TEXAS HMOs: Survey Reveals General Satisfaction
Although "North Texans remain generally satisfied with their health maintenance organizations," a survey released yesterday indicates that seven area HMOs have slipped slightly in their customer approval ratings and services provided. The Ft. Worth Star-Telegram reports that the North Central Texas Health Plan Employer Data and Information Set (HEDIS) Coalition compared this year's results with last year's for seven HMOs: Aetna U.S. Healthcare of North Texas; Cigna HealthCare of Texas, North Texas division; Harris Methodist Health Plan; HMO Blue, Northeast Texas; Kaiser Permanente Southwest Division; NYLCare Health Plans of the Southwest; and Prudential Healthcare-North Texas. One area in which the HMOs slipped is immunizations; although the national goal is to immunize 90% of the nation's 2-year-olds by the year 2000, the seven HMOs immunized only 60.4% of enrolled 2 year-olds this year, slipping from 71.3% in 1996. Despite the "lost ground on immunizations," Scott Groussman, president of the survey's auditing firm, Catalyst Technologies, said, "On a whole, the population has been fairly well served, and they're satisfied with the care that is being rendered." Patricia Zuercher, executive director of the HEDIS coalition, attributes the declining approval ratings to news coverage of health care issues. "You see so much bad press about HMOs," she said.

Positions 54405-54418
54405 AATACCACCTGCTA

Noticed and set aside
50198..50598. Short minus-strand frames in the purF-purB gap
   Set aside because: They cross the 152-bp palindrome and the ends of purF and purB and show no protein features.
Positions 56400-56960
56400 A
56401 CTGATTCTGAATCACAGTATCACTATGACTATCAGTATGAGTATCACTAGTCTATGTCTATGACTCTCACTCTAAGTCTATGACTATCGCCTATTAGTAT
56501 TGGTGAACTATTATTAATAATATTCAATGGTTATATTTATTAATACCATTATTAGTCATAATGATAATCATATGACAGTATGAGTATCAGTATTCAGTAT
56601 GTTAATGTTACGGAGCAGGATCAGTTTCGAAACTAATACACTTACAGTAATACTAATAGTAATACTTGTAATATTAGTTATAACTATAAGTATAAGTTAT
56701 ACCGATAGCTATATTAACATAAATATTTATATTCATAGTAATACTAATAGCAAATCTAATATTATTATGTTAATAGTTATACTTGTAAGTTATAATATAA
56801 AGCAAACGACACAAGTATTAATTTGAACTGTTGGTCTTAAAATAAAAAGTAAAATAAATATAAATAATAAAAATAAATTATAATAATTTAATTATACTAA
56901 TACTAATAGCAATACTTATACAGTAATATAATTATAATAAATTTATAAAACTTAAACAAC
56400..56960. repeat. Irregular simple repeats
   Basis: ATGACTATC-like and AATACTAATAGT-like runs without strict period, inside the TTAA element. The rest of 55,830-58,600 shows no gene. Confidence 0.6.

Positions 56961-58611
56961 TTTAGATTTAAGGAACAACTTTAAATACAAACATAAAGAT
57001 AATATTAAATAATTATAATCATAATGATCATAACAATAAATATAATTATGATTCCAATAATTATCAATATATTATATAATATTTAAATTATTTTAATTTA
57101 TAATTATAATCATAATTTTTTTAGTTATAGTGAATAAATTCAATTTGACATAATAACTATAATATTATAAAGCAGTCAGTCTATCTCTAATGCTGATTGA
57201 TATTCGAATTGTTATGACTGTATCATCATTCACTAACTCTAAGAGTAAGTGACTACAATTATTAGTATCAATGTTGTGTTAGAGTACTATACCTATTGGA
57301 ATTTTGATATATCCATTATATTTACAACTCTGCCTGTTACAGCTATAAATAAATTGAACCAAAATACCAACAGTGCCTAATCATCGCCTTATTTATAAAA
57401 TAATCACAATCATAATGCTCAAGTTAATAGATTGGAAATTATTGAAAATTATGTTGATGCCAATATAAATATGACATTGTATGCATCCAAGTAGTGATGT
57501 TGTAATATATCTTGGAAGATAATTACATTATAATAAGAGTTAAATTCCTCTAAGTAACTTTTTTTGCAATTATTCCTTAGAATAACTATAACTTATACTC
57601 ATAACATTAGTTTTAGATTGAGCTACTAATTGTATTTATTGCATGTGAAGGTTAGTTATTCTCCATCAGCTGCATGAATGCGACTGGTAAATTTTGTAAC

The Numbers, Please
When plan members were asked to rate their HMOs on a scale of 1 ("completely satisfied") to 7 ("completely dissatisfied"), the HMOs averaged 2.79, compared to a 2.65 rating in 1996. Of the seven plans, Cigna had the highest rating at 2.53, while Aetna U.S. Healthcare brought up the rear with a 3.18 rating. Aetna spokesperson Jill Griffiths emphasized that "the HMO is committed to quality standards. She said Aetna's surveys indicate that about 80% of its members rate the plan as good, very good or excellent." The report revealed a wide range in the number of hysterectomies performed per 1,000 women. Although the plans averaged 9.2, Cigna reported 11.3 and Kaiser reported 5.3. The analysis also found that "the length of hospital stays shortened over the past four years" -- the average of 251 days per 1,000 members in 1994 dropped to 173.3 days per 1,000 in 1997 (Lunday, 8/26).